Publishing is the process of production and dissemination of literature or information—the activity of making information available to the general public. In some cases, authors may be their own publishers, meaning: originators and developers of content also provide media to deliver and display the content.
Traditionally, the term refers to the distribution of printed works such as books (the "book trade") and newspapers. With the advent of digital information systems and the Internet, the scope of publishing has expanded to include electronic resources, such as the electronic versions of books and periodicals, as well as micropublishing, websites, blogs, video games and the like.
Publishing includes the stages of the development, acquisition, copyediting, graphic design, production – printing (and its electronic equivalents), and marketing and distribution of newspapers, magazines, books, literary works, musical works, software and other works dealing with information, including the electronic media.
Advantages and Disadvantages of Print Publishing:
Although technology has crept into our businesses and our homes, it has yet to take over our entire being. In the Atlantic Monthly Unbound, Sven Birkerts suggests, "A word on the page at some level partakes of--participates in--the whole history of words on pages, plays in that arena. Reading it, we accept certain implicit notions…The word on the screen is not opaque, does not dead-end; it is emergent, manifests itself physically from a somewhere inaccessible to the reader."
Reaching your Audience:
One of the significant advantages to print publishing exists in distribution. While printing costs are significantly higher than those involved in publishing on-line because of actual paper and printing costs, the advantage of print publishing is actually placing text in the hands of your audience. In cases of on-line publications, one can only direct someone to a site. The chances of them sitting down in front of the computer, looking up the publication, and reading from it can only be motivated by the individual to find the publication or stumble across it while searching the Web. However the time it takes to get print into the hands of your audience is also an important consideration. With the accessibility of information on the Web, something like a newspaper's current events can easily be updated and made readily available to the public at a moments notice.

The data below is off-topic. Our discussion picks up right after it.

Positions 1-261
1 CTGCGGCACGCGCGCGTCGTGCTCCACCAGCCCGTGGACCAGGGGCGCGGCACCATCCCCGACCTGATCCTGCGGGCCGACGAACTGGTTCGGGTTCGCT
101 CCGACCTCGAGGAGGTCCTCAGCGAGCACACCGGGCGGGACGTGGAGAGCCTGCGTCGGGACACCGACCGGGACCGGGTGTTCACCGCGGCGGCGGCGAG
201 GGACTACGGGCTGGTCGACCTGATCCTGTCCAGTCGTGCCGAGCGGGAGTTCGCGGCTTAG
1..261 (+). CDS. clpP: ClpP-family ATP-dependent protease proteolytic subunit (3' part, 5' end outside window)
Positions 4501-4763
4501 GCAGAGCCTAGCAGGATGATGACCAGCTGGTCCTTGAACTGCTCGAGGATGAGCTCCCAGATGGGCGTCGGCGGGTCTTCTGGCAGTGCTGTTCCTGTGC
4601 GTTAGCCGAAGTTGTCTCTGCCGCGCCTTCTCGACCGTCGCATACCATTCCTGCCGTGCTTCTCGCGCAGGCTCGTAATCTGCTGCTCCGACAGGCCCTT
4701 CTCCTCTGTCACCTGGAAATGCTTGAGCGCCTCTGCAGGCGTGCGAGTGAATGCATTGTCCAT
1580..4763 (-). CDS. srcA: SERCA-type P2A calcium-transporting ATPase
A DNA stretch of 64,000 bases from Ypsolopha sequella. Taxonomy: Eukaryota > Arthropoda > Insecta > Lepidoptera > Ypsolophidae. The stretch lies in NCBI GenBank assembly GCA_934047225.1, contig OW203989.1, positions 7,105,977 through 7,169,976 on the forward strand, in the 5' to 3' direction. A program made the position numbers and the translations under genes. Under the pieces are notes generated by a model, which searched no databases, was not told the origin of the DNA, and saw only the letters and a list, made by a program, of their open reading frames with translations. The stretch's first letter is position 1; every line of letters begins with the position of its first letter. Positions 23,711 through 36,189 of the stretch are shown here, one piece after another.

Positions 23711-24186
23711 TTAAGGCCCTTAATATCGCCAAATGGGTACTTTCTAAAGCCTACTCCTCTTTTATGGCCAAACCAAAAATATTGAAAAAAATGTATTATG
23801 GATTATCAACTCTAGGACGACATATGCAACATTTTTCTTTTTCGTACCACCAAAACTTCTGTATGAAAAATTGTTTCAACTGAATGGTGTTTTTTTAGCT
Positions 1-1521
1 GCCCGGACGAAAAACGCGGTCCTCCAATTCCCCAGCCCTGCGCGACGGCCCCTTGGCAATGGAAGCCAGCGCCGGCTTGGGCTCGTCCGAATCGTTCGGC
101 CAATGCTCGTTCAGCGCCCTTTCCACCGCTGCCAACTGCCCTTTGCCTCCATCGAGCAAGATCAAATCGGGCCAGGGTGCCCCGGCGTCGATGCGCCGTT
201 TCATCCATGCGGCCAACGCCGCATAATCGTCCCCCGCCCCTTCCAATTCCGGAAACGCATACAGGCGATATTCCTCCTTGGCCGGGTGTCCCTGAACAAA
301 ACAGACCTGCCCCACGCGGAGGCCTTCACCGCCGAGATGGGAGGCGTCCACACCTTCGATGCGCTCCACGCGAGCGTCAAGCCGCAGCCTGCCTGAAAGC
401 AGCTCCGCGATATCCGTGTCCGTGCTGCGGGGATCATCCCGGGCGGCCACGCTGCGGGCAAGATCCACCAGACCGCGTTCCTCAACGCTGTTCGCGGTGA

In the case of publishing works in print, writers have the advantage of targeting an audience as well as making a profit. In magazines, advertisers supply added income bookstores bring in a great deal of money as well.
Printed publications also have the advantage of creating a design based on whatever capabilities the publisher has with regard to fonts, layout, photos and overall size of the publication. Once a printed publication is in the hands of the reader, the only requirements remain are for readers to be able to see and to read. This is not necessarily so easy with on-line publications. Since they are limited by the technological limitations of the users screen and memory capacity.
However, being printed also indicates a problem in itself. With a text that must be finalized by the printing press on paper, the final product is relatively unchangeable. Deadlines are created, met and taken to press. Once the proof is approved, the machines do all the work without comprehending any possible major or minor errors in the text. When the press and bindery are done, there's no turning back. If you have overlooked any details, it is up to your readers to notice. But with on-line publishing, there is a much greater amount of ease in editing. If a date is wrong, a word misspelled or tense out of place, a simple correction can be made to the file and updated on the Web.
Along the same line as editing, another disadvantage to print publishing is the time that it takes. Not only does the writing and editing take time, but time must also be allotted for the printer. And remember, it's a one shot deal. Though online publications take quite a bit of time to edit and keep-up, they hold that option for change.
Though Online publishing is growing in importance, publishing in print continues to maintain prestige as an authority and a viable source of because the idea remains that anyone can put anything on the Web, and print editors and publishers are held to a tighter standard and will only print what is worthwhile or valuable.
For print publishers, receiving submissions varies depending on writers' knowledge of the publication. For many book publishers, they have too many submissions coming in.
Reflection on the Freestone:
On a personal note, Dawna is involved in the production of a 24-page alumni magazine produced by the English department at CSU. While we also put the Freestone on-line, our primary audience exists in view of the printed page. Distributing approximately 3750 copies to English department alumni, present and prospective students, and faculty, nearly every copy gets glanced at by at least one reader. We mail 2500 to alumni and the remainder are distributed within the English dept. The only major stress involved is that once it is printed, the final product goes out-typos and all!